How plant-based eating went from crazy to commonplace

The 50th anniversary edition of "Diet for a Small Planet" features 85 updated plant-centered recipes, including contributions from noteworthy culinarians Mark Bittman, Padma Lakshmi, Alice Waters, José Andrés, Bryant Terry and Mollie Katzen.

The 50th anniversary edition of "Diet for a Small Planet" features 85 updated plant-centered recipes, including contributions from noteworthy culinarians Mark Bittman, Padma Lakshmi, Alice Waters, José Andrés, Bryant Terry and Mollie Katzen.

“Mom, it’s just a vegetarian restaurant!”

“No, it’s not. It’s a cult!”

That mother-daughter shouting match from the late 1980s remains vivid to me. I was 16, maybe 17. All I wanted to do was eat at Govinda’s, a vegetarian buffet restaurant in St. Louis.

The sticking point was that Govinda’s was run by Hare Krishnas. My Catholic mom had a wild idea that, while I was supping on dal and rice, they would kidnap me and force me to join their religion.

My argument was that my dining partner would be Nancy Mueller, a 60-year-old divorcee who managed the office where I worked part-time. We spent a lot of time exchanging cookie recipes and baking ideas. What possibly could happen to me while I was with Nancy?

The underlying gripe, I think, was that my mother held a suspicion about the food that Nancy and I wanted to try: It was vegetarian.

My Iowan mom grew up poor, and believed that a well-rounded meal needed to include meat, a carb and a vegetable. I had little interest in meat. I got zero pleasure out of the dry, overcooked chicken she barbecued all summer. I ate what I had to, and got excused from the table.

It was around this same time that I purchased a used copy of “Diet for a Small Planet” by Frances Moore Lappé. Her thesis that meatless eating was better for our bodies, and for the Earth, resonated with me. All sorts of charts mapped out how much protein we needed, and how we could get it without consuming meat.

Originally published in 1971, "Diet for a Small Planet" was the first book to expose the waste built into a meat-centered diet. It went on to sell 3 million copies. Courtesy of Ballantine Books

Credit: handout

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Credit: handout

Ultimately, my mom let me go with Nancy to Govinda’s for a “radical” vegetarian lunch. It wasn’t until I was living on my own that I finally was free to explore a world of legumes, grains and fresh — not canned or frozen — produce. Lappé's book was one of the first that guided my hand in the kitchen — and, more importantly, was responsible for planting the seed of understanding that personal food choices have societal impacts.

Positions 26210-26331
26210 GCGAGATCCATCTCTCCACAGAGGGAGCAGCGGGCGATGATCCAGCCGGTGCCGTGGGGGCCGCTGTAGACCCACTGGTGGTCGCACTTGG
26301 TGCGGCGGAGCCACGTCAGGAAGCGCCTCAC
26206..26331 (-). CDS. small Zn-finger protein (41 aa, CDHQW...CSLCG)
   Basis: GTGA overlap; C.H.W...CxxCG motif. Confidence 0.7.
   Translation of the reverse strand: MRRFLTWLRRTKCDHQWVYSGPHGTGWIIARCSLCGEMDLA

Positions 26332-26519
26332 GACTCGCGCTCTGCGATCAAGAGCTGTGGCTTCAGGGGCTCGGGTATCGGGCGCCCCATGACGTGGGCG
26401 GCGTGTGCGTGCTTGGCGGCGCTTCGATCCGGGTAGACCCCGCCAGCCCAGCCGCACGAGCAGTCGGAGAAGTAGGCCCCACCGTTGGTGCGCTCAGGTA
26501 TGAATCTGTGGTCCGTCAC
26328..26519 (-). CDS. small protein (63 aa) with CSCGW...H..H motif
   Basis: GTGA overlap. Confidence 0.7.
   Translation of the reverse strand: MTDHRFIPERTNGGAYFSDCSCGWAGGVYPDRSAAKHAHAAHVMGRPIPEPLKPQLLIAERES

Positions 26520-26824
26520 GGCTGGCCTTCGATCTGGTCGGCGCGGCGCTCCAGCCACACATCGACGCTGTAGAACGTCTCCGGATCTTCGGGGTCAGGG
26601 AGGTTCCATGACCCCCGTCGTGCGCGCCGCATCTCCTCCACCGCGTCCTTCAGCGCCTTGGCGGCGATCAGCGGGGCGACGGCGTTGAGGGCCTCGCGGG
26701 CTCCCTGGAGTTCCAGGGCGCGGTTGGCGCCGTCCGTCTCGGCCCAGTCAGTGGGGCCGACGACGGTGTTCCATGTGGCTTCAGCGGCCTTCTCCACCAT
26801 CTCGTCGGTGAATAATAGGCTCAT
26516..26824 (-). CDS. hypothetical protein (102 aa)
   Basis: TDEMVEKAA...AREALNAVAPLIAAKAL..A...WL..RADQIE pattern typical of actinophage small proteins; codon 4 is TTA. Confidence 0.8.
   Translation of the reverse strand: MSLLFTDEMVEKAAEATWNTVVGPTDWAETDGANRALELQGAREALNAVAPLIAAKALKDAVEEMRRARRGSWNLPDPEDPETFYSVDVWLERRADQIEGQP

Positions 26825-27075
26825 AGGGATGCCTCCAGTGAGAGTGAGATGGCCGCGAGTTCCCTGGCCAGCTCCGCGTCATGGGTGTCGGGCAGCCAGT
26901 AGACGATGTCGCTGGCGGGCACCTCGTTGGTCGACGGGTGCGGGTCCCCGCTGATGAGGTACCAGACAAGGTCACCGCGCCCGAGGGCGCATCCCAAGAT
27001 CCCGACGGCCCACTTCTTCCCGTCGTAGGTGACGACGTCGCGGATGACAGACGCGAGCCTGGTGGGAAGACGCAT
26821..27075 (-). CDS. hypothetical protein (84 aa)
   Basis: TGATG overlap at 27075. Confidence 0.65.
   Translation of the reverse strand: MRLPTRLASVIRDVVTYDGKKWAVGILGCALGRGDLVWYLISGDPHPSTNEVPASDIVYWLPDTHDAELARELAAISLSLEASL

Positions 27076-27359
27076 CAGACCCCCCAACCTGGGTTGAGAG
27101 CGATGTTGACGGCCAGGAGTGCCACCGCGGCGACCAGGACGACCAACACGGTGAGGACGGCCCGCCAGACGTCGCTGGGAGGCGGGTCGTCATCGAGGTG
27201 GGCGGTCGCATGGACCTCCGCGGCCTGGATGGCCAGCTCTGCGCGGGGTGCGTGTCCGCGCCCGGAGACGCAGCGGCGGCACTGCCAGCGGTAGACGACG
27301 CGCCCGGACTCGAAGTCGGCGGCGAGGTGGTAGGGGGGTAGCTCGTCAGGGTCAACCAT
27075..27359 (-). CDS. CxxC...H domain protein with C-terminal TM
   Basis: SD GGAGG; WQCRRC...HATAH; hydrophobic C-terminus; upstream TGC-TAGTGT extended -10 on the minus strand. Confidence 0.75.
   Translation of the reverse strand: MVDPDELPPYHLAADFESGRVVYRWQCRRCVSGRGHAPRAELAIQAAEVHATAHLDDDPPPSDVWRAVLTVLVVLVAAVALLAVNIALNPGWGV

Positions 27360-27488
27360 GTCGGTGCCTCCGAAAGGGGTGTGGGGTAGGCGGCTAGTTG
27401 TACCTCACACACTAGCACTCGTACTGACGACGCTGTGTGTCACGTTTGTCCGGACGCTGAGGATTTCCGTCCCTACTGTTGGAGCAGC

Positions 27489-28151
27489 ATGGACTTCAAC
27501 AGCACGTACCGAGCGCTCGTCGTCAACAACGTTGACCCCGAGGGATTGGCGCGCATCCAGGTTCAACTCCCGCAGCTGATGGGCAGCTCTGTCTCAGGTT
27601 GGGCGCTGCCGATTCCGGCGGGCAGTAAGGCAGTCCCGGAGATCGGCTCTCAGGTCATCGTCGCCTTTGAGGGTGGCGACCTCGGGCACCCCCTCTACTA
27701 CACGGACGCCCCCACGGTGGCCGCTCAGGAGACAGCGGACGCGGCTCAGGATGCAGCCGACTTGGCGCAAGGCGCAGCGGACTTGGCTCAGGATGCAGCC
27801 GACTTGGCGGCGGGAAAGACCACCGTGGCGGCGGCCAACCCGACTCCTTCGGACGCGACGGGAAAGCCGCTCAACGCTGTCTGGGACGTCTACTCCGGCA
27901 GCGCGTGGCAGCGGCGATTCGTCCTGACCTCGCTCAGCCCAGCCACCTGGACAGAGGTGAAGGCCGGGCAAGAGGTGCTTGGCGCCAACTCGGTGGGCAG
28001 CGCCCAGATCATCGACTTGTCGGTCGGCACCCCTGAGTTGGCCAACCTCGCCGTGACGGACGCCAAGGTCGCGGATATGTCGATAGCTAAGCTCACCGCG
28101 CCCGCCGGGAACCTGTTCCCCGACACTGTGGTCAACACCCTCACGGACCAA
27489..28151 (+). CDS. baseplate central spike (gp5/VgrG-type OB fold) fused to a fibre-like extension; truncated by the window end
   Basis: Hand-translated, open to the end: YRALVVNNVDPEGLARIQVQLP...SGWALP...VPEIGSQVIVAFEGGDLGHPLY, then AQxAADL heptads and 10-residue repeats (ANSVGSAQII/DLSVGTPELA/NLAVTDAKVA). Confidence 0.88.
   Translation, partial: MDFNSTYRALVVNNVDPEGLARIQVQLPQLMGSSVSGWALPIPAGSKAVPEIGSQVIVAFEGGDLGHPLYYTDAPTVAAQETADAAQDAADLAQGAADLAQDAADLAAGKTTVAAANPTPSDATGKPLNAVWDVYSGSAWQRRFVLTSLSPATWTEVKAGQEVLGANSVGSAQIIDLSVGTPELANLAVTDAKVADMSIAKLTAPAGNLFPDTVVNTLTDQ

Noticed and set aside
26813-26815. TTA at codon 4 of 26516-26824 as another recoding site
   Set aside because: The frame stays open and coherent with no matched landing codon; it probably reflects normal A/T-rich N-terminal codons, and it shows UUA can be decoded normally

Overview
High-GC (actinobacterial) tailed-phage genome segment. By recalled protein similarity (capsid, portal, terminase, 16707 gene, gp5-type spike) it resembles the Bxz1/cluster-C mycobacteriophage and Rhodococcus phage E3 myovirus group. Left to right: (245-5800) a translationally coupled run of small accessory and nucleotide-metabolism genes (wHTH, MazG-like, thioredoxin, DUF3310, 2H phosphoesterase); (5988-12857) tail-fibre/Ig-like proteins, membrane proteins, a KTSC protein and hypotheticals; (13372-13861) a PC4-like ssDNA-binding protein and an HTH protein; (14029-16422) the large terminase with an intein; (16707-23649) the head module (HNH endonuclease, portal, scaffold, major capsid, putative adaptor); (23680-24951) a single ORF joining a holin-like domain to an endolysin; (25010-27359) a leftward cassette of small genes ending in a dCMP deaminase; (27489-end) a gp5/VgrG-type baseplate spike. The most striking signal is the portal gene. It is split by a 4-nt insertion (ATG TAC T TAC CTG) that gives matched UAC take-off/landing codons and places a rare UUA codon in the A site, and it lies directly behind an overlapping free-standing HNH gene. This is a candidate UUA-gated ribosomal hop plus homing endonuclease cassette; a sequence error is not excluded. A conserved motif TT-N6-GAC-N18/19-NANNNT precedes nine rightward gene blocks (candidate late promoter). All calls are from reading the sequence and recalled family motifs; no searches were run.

Since its publication in 1971, “Diet for a Small Planet” has sold more than 3 million copies worldwide. The 50th anniversary edition was released in September.

Lappé turned the notion of a global food scarcity crisis on its head, arguing that ineffective food policy — not lack of food — is what causes world hunger. When the book came out, she wasn’t sure how her ideas would be received.

Frances Moore Lappé introduced the world to plant-focused eating long before it was trendy. Courtesy of Michael Piazza

Credit: Michael Piazza

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Credit: Michael Piazza

“I thought my message was extremely hopeful: There is enough, and we just have to use it wisely,” Lappé said during a recent phone interview. “There was very little coverage,” she noted, “but then the Boston Globe published a review that said, ‘Cookbook for a Revolution,’ and I thought, ‘Oh, somebody finally got it!’

“It’s a revolutionary idea,” said Lappé, whose name is on 20 books about world hunger, living democracy and the environment, and whose life work continues to connect what she calls “real food with real democracy.”

Half a century later, the health and ecological benefits of a plant-based diet are accepted widely. Signs of the exploding interest in what Lappé now refers to as a “plant- and planet-centered” movement are visible in the marketplace.

The metro Atlanta dining landscape is dotted with a smorgasbord of vegetarian and vegan restaurants, whose menus range from Southern to Mexican to burgers. Where tofu once was the go-to alternative protein (that could be masked as meat), grocery stores now are stocked with Impossible this and Beyond that. Plant-based cookbooks are among the hottest titles in food publishing.